The Digital Media Project



Philip Merrill


TRU #46 of parody





Philip Merrill

Affiliation/additional information:

Active Contributor, Pasadena, California

Date submitted:







Name of TRU

Right of parody


Summary description of TRU

a caricaturish and usually humorous form of criticism involving mocking or imitation often in outlandish style, generally incorporating direct references or reproductions of elements from some other work being mocked


Use records of TRU

Perhaps parody is best known in politics because of the tendency of political partisans to caricature opposition candidates. Indeed political cartoons were used centuries ago, for example portraying a government minister or foreign ruler in an exaggerated and funny manner. Several rules of thumb distinguish instances of parody from unauthorised adaptations, for instance:

  • Is there something value-added about the presentation, drawing on its own originality and not merely relying on the ideas and expressions of whatever is being parodied?
  • Can the parody be clearly distinguished from the original being depicted or satirised (although technically, "satire" is an independent and less-protected legal category, see U.S. Supreme Court decision below), and is it clear that the parody is in fact a parody or effort at humor?
  • Is the so-called parody actually funny? Is it true to its expected own purposes of heaping ridicule and scorn -- possibly in a good-natured way -- upon the object of its derision and tomfoolery.

Parody is often resorted to in the absence of more direct means of effective criticism. Its ridiculous or satirical aspect can be a smokescreen to convey a deeper truth or complex concerns. Related to this is a remark made regarding science fiction by John Balcom in his translator's preface to "The City Trilogy" by Chang Hsi-Kuo. After referring to the writers Clarke, Asimov, Dick and Heinlein, Balcom says, "During the McCarthy period and after, writers' expression of radicalism and veiled critiques of contemporary society in the States were largely confined to this genre. Its obvious fictitiousness allowed them to question reality and examine larger truths unimpeded by political considerations."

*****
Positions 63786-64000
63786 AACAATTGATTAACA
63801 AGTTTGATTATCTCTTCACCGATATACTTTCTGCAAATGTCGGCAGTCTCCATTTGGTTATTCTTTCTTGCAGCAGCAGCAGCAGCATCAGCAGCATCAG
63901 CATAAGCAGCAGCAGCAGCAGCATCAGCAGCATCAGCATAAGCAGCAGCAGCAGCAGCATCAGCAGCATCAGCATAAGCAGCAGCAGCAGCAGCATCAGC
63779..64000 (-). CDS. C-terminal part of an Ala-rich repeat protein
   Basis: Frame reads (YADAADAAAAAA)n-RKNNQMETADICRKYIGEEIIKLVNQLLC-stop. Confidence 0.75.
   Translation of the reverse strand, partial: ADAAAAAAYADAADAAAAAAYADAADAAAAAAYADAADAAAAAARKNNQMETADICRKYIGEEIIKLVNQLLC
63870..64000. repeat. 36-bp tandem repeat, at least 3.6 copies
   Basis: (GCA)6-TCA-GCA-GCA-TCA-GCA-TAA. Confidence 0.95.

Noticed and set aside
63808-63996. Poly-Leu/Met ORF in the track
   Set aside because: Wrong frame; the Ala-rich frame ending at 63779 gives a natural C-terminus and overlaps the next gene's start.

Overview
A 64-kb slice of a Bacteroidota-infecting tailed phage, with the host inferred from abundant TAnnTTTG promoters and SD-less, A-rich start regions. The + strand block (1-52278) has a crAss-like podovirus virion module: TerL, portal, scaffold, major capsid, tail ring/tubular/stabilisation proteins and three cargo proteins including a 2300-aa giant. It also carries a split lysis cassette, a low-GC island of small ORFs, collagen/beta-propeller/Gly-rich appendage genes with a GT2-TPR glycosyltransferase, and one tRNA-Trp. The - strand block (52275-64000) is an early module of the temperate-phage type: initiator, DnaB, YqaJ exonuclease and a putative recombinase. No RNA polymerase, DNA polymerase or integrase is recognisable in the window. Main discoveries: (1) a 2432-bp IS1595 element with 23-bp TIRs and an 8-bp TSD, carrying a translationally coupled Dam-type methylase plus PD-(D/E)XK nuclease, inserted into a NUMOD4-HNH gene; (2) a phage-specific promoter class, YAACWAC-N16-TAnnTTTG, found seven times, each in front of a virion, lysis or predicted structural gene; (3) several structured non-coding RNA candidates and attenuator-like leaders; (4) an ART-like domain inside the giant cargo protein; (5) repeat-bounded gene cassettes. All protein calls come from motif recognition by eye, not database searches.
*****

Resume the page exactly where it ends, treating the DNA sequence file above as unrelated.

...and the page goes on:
Nature of TRU

Parody is more a recognized right than it is legislated. Its closest approximation in legislation is France's Intellectual Property Code Art. L 122.4(4) exempting "parody, pastiche and caricature, observing the rules of the genre." The work being parodied must have already been published. Little other legislation approaches France's specificity.

At p. 72, Prof. Sam Ricketson observes that there is room for potential tension between this right in France and the EC Information Society Directive 2001/29/EC. He says, "The only exception in Article 5 that may give rise to obvious problems is Article 5(3)(g) use for the purpose of 'caricature, parody or pastiche.' This does not fall within any of the specified exceptions recognized under Berne, although it is conceivable that such an exception could arise under Article 9(2) in relation to reproductions and might likewise be justified as a minor reservation with respect to performing and broadcasting rights. It will be necessary for this to be so, however, for the purposes of both TRIPS and WCT compliance, as both these treaties do not envisage that members can create new exeptions or limitations that fall outside what is allowed by Berne".

The problem with 9(2) and fair use generally is we are cast unto the land of the vague. This is aptly summarized in the U.S. Supreme Court decision Campbell v. Acuff-Rose Music 510 U.S. 569 (1994). (online at Justice Souter writes, "We do not, of course, suggest that a parody may not harm the market at all, but when a lethal parody, like a scathing theater review, kills demand for the original, it does not produce a harm cognizable under the Copyright Act. ... The market for potential derivative uses includes only those that creators of original works would in general develop or license others to develop." In other words, a true parody is not a derivative adaptation, or at least it is authentically more than that.